Department of Homeland Security will spend $700,000 to study ‘radicalization’ through games

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The US Department of Homeland Security awarded a grant worth nearly $700,000 to researchers investigating radicalization through video games, Vice reported September 16.

The funds will go to the Center on Terrorism, Extremism and Counterterrorism (CTEC) at the Middlebury Institute, Take This, a mental health nonprofit, and Logically, a technology company that aims to combat toxic behaviors online.

“Over the past decade, video games have increasingly become focal points of social activity and identity creation for adolescents and young adults,” reads the grant announcement on the DHS website. “Relationships created and nurtured within gaming ecosystems regularly find their way into the real world and impact local communities.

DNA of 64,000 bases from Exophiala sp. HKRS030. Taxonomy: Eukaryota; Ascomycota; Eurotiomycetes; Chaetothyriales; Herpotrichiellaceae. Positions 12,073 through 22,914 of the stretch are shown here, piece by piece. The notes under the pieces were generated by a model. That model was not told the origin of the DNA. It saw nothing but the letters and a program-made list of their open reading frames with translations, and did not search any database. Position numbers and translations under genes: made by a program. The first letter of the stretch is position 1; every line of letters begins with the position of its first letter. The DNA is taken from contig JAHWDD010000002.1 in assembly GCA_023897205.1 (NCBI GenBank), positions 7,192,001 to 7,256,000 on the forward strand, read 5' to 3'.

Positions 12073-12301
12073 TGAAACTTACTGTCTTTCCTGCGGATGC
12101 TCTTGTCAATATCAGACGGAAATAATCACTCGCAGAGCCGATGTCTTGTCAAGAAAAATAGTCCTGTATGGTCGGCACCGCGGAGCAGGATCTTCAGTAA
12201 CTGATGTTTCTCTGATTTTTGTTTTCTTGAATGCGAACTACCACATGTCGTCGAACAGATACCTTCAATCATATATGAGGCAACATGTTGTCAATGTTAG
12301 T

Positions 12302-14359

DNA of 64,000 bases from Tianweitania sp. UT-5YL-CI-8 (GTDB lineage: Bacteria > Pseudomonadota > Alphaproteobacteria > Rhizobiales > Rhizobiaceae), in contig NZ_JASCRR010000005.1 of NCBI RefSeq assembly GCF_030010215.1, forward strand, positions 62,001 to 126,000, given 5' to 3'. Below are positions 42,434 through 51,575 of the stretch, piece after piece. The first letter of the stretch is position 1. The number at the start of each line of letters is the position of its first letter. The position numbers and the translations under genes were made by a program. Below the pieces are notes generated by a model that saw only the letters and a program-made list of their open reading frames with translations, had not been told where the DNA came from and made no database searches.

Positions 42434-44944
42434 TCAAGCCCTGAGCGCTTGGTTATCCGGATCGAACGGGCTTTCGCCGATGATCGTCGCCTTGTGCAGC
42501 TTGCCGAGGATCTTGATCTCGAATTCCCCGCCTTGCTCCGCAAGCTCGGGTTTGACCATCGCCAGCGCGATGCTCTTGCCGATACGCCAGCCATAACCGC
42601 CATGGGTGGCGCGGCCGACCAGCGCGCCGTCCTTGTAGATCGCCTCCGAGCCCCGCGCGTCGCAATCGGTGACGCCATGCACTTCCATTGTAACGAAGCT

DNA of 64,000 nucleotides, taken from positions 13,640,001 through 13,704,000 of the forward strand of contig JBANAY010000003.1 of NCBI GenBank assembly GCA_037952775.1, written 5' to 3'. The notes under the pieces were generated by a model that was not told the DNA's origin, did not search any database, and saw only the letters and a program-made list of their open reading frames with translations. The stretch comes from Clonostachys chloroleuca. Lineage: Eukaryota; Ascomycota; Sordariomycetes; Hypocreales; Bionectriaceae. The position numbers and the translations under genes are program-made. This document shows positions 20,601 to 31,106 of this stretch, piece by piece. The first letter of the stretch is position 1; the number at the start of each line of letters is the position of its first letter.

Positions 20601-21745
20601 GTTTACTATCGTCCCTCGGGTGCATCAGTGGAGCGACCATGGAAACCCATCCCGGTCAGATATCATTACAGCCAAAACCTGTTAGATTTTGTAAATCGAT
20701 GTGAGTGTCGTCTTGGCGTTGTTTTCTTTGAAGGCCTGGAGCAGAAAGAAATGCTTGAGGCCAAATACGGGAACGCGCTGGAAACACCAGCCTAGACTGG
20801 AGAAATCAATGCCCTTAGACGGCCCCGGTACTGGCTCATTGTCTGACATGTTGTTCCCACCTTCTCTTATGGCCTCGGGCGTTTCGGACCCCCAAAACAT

“As a result, extremists have used video games and targeted video game communities for activities ranging from creating propaganda to mobilizing and training terrorists.”

Funding from the grant will also be used to create a “set of best practices and centralize resources for monitoring and evaluation of extremist activities as well as a series of training workshops for monitoring, detecting and preventing extremist exploitation in game spaces for community managers, multiplayer designers, lore developers, mechanics designers, and trust and security professionals,” according to the announcement.

DHS notes that game developers have repeatedly lacked awareness and action when it comes to extremist groups trying to exploit their games and recruit new radicals to their causes. White nationalists and white supremacists in particular have found their way into these games. While showcasing some of their early findings at the 2022 Game Developer Conference, Take This and CTEC executives said their research would likely focus on this problem.

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